Other options for metro Phoenix concertgoers from Friday, April 15, to Sunday, April 17, include singer-songwriter Beth Hart paying tribute to Led Zeppelin, as well as gigs by prog-rock legend Alan Parsons, black metal band Behemoth, and indie rocker Ron Pope.
Details about each of these shows and events can be found below. And for even more live music happening around the Valley, visit Phoenix New Times’ online concert listings.
Rittz at AuraRittz, an unforgettable performer who is set to perform at Tempe nightclub Aura, 411 South Mill Avenue, on Friday, April 15, is named after the Nabisco cracker, a self-deprecating jab at himself for being a white rapper and also his outstanding long, curly Ritz-colored hair and beard. Rittz first broke into the national hip-hop scene with help from Tech N9ne's independent music label Strange Music back in 2013, when he dropped his debut album, The Life and Times of Jonny Valiant, and the song “Switch Lanes." With catchy beats and a rapid style, he garnered critical attention starting in 2014 with some of his most popular songs yet, such as “In My Zone" and “Bounce,” on his album Next to Nothing. He’s released six more full-length albums since then, as well as his 2021 EP S.O.S. Tickets for his gig at Aura, which starts at 8 p.m., are $25. Fellow rappers Grieves and Trizz provide support. Morgan Bia
Buds-A-Palooza at Fifth and Garfield streetsWhile it isn't actually happening on 4/20, Buds-A-Palooza is a celebration of that weed-tastic date. This block party is just taking advantage of the opportunity to throw down on a weekend night — Friday, April 15. Bud's Glass Joint is a local head shop and the host of this event — along with presenting sponsors Trulieve + Harvest — that takes over Fifth Street, just south of Roosevelt Street, in downtown Phoenix. The soiree starts right at, come on — you know what we're gonna say — 4:20 p.m. The four city blocks Buds-A-Palooza spans will be loaded, so to speak, with plenty to do. Inhale deeply and prepare to eat, drink, and be entertained. When it comes to the latter, the live band lineup mixes national acts Passafire and Tomorrows Bad Seeds with locals, including The Nutter Tut Band, Snailmate, The Phoenix Funkeros, and the man who is probably Phoenix's weediest performer, HotRock SupaJoint. Tickets are $20 to $25. Amy Young
Apocalyptica at The Van BurenThe deep, cavernous sounds of the cello are perfect for heavy metal. They can be dark and brooding. They provide a nice, long bass sound that's a perfect backup to songs about sadness and destruction. They can also give a band that extra foundation underneath the sounds of guitars and drums to create more energy in a song. The cello can be found in the discography of almost all the great rock and metal acts. Metallica, System of a Down, Arcade Fire, Nirvana — they all have at least one song that uses the massive string instrument. The trend is so popular that cello metal has become a subgenre.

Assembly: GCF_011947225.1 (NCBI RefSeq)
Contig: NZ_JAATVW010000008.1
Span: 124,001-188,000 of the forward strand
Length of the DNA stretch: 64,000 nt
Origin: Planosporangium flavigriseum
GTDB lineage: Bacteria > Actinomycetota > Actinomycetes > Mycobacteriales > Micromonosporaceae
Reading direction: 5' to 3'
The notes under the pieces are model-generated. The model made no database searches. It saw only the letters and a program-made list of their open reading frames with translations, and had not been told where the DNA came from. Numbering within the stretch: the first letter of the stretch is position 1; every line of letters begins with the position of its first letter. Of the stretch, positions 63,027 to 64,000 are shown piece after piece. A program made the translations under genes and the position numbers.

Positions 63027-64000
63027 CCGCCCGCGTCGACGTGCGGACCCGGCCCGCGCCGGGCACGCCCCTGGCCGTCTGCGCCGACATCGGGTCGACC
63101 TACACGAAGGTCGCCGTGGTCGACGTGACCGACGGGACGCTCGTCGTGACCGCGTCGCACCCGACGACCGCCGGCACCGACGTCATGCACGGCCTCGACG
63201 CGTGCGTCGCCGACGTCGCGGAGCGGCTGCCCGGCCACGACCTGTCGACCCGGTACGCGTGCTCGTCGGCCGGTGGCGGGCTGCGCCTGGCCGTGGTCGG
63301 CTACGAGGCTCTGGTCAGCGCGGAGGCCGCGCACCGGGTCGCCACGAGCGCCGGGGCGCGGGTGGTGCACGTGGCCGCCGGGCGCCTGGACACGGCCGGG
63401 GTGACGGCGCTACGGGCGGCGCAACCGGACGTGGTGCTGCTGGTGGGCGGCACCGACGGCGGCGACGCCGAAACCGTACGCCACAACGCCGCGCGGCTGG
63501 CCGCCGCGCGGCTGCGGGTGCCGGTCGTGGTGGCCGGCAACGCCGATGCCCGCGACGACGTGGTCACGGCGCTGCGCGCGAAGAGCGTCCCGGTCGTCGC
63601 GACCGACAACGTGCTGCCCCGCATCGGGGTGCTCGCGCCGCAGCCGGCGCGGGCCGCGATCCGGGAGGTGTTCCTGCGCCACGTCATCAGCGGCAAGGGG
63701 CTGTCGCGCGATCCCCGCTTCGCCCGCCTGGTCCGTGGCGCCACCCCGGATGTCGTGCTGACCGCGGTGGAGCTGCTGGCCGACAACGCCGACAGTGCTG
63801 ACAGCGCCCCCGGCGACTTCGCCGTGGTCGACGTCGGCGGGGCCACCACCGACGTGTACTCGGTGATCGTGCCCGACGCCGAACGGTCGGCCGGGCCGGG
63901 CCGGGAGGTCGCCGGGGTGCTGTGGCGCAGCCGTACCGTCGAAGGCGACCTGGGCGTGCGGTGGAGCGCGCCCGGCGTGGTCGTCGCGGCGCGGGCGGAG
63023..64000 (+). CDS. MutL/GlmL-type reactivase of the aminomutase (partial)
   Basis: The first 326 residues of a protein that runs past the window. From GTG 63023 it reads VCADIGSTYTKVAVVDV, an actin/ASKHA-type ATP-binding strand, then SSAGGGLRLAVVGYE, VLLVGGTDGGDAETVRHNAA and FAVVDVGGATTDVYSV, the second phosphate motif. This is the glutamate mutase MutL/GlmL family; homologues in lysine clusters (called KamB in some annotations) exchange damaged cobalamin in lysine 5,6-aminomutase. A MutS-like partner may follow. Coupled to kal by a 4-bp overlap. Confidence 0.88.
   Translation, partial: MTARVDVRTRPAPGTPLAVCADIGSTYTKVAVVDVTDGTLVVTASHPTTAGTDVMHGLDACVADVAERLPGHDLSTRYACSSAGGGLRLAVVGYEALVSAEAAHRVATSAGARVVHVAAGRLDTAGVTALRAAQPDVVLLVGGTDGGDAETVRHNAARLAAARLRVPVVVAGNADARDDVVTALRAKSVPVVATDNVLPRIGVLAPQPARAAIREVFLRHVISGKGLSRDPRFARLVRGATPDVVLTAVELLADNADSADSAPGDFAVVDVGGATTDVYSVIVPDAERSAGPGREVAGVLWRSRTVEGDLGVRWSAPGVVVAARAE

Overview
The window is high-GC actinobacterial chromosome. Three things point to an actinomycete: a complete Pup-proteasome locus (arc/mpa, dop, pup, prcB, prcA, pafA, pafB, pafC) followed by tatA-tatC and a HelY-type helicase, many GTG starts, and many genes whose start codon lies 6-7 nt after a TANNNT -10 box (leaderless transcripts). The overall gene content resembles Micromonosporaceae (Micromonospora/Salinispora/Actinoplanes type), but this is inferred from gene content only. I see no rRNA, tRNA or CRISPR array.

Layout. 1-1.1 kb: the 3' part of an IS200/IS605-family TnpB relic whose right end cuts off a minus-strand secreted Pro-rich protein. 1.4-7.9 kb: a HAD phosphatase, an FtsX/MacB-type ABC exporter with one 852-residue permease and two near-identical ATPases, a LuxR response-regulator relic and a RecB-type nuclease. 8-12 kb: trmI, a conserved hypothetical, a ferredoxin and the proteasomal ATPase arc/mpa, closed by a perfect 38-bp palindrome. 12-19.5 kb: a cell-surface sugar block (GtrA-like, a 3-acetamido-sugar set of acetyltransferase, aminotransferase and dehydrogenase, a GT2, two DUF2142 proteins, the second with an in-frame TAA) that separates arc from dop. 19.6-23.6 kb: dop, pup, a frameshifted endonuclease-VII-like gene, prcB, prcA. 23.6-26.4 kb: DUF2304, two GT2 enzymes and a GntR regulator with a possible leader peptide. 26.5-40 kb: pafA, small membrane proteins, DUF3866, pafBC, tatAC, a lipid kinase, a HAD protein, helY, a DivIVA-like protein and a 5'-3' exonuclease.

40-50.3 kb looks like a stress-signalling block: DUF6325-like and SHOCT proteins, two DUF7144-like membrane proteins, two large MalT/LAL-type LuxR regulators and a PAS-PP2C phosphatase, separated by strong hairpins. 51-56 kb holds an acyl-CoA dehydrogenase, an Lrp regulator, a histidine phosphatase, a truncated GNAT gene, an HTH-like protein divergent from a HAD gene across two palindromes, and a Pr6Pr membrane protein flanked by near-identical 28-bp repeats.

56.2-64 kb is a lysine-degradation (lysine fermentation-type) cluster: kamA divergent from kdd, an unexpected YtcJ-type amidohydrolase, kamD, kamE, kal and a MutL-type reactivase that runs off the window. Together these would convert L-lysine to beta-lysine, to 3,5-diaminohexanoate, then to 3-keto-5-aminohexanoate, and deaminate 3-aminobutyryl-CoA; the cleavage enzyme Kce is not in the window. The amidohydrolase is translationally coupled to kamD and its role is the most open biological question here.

The undisputed pioneers of the genre are Apocalyptica, the Finnish orchestral rock group of classical musicians with a special love for metal who turned something they did for fun 29 years ago into a trend. Their success has earned them chart-topping songs and albums, and they've been able to perform and collaborate with some of the biggest rockers and metalheads. Apocalyptica’s latest tour comes to the Van Buren, 401 West Van Buren Street, on Friday, April 15. Doors are at 6:30 p.m. and Lacuna Coil opens. Tickets are $36 to $60. Danny Gallagher
Behemoth at Marquee TheatreBehemoth Hailing from Poland, Behemoth formed in 1991 and earned a local following as a traditional black metal band, with early themes of Nordic Paganism and the occult and is led by vocalist and guitarist Adam “Nergal” Darski. Merging the mysticism and image of black metal with the force, precision and brutality of death metal, the band kept true to its lyrical content which explored ancient anti-Christian themes, as well as other Satanic philosophies.
They’ve put out 11 records over three decades, including such key releases as Satanica (1999), Thelma6 (2000), and The Apostasy (2007). The band almost dissolved when Nergal was diagnosed with leukemia in 2010, but after a long recovery, they’re still performing and the music hasn’t gotten any less evil in sound. Behemoth is currently touring alongside Swedish melodic death metal band Arch Enemy and U.K. grind legends Napalm Death and are scheduled to perform on Saturday, April 16, at Marquee Theatre, 730 North Mill Avenue in Tempe. Doors are at 5:30 p.m. and Unto Others opens. Tickets are $34 to $64. Alex Distefano